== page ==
The Colourful Postcard Exchange

A class challenge: we chose partners, and we each picked a personal colour scheme; we made two postcard sized quilts (4 x 6 inches), one in our own colour scheme and one in that of our trading partner; we gave our partner the postcard we made in her colour scheme, and received one in our colours in return. It was a fun exercise in working in colours we might not normally choose, and in working on a small scale.

My colour scheme was greens and browns (nature colours). My partner’s colours were drawn from a piece of fabric she gave me to use. It was a lovely fabric that had graduated colours along its width, from yellow to a lovely blue. It was kind of cruel of her to leave it to me to cut into this pretty fabric – I swear I was practically hyperventilating for the first couple of cuts. You know how that is, don’t you? Fabric so lovely that it’s almost impossible to cut into. Well, perhaps the solution to that dilemma is to make your friends cut it up for you!

After pondering for a long time what to do with that lovely fabric, I decided to make an off-centred four patch with each rectangle a different shade picked from the graduated colours. Then I dug out a ball of sari silk off-cuts and found some strips that were the right colours to coordinate.


The four patch was first backed with a piece of batting. The silk strips were stitched down using a couple of the decorative stitches on my sewing machine. I love the way the silk coordinates with the colours in the fabric. The strips look a little like ribbon. It still didn’t look quite finished to me, so I added some hand stitching in a simple running stitch in embroidery cotton, and a little curve of seed beads to break up all of the straight lines. To finish off the postcard, I backed it with a piece of Vilene heavy interfacing, and stitched twice around with a satin stitch in four different coordinating thread colours. I’m quite pleased with how it turned out. I like the combination of the messy silk edges with the more controlled looking design.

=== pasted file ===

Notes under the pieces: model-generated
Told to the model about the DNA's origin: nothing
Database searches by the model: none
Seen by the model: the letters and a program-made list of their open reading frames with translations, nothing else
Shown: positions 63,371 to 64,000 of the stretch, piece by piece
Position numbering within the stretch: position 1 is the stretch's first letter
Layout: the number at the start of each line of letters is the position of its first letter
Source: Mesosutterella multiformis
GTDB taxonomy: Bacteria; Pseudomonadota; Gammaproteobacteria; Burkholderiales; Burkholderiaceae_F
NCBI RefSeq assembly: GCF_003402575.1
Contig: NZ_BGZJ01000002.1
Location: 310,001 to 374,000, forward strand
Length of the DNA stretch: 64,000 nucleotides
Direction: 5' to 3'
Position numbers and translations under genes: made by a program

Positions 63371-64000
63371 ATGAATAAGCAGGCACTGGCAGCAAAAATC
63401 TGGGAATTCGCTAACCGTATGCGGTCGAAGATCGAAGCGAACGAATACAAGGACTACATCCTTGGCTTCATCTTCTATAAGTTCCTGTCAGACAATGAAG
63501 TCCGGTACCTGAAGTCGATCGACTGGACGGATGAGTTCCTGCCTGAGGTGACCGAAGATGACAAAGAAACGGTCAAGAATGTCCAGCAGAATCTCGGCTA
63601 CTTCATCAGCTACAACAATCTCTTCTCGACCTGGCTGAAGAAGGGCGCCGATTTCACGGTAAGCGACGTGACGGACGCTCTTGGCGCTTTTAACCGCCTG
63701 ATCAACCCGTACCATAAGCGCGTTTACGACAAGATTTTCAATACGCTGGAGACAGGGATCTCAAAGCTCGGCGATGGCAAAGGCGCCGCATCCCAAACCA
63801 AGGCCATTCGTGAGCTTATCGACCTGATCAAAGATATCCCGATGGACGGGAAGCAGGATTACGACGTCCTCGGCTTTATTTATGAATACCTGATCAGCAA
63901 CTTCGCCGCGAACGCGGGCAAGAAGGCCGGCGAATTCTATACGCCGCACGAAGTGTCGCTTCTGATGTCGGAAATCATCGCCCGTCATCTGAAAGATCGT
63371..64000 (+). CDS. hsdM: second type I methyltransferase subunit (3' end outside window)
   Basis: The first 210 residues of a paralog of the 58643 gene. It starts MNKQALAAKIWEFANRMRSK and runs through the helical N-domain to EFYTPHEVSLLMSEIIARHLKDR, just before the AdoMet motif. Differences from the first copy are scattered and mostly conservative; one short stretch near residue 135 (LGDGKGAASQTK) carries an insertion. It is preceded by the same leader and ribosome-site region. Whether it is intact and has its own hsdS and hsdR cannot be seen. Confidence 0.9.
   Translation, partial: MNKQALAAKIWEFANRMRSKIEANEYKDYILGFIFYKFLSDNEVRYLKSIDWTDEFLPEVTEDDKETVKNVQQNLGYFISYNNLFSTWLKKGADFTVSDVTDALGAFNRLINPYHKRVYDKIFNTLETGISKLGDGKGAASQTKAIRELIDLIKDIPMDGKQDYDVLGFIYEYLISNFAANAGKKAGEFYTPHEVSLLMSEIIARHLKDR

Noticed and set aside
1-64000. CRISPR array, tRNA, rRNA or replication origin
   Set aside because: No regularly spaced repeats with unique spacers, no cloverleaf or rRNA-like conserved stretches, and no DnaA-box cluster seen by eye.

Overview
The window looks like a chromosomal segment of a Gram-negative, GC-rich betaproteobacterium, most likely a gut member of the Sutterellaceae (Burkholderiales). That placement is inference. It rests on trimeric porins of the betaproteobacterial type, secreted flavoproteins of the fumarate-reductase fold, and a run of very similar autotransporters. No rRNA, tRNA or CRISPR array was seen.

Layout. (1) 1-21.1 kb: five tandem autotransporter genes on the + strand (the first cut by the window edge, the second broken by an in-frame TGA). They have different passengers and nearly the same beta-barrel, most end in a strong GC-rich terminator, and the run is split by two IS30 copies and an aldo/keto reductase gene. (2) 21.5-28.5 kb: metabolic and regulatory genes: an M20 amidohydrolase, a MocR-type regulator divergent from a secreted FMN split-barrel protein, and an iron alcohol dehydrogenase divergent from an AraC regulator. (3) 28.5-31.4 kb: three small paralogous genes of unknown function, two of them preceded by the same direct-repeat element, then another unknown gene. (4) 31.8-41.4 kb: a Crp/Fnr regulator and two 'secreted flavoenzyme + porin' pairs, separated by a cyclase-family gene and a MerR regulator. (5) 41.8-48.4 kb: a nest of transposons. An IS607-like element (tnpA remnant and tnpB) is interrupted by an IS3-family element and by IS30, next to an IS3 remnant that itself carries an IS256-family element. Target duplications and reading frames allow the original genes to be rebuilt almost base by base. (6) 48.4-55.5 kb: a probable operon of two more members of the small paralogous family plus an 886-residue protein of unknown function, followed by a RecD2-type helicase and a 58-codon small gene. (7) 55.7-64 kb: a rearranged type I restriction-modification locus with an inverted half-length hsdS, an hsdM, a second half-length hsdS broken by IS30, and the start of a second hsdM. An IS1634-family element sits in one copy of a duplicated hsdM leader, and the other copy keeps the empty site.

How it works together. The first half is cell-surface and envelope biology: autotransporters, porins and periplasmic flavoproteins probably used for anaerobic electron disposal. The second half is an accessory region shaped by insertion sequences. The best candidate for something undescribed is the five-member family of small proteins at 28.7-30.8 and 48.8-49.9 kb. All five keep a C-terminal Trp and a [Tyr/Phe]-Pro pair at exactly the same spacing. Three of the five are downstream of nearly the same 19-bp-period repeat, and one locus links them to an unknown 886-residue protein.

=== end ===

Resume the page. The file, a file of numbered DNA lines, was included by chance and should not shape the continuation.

I’m afraid that I got a bit lazy when I made the postcard in my own colours. Rather than trying to create something artistic, I decided to use it as a way to practice some thin strip and curved piecing. I used a method that I learned from an episode of The Quilt Show (episode 711) from guest quilter Rosalie Dace.

Once the top was pieced, I backed it with some batting and backing fabric, and quilted it using various programmed stitches from my sewing machine, playing around a little bit with the stitch settings just for fun.

Here is the postcard that my trading partner made for me in my colours. She was much more artistic in her work than I was, and I just love it. The tree trunk and grass are thread-painted, and the fabric leaves are embellished with stitching as well. It has a very three-dimensional look to it that isn’t really captured by the photo.


In my next post I’ll show you how I made a page for my art quilt book to hold the postcards.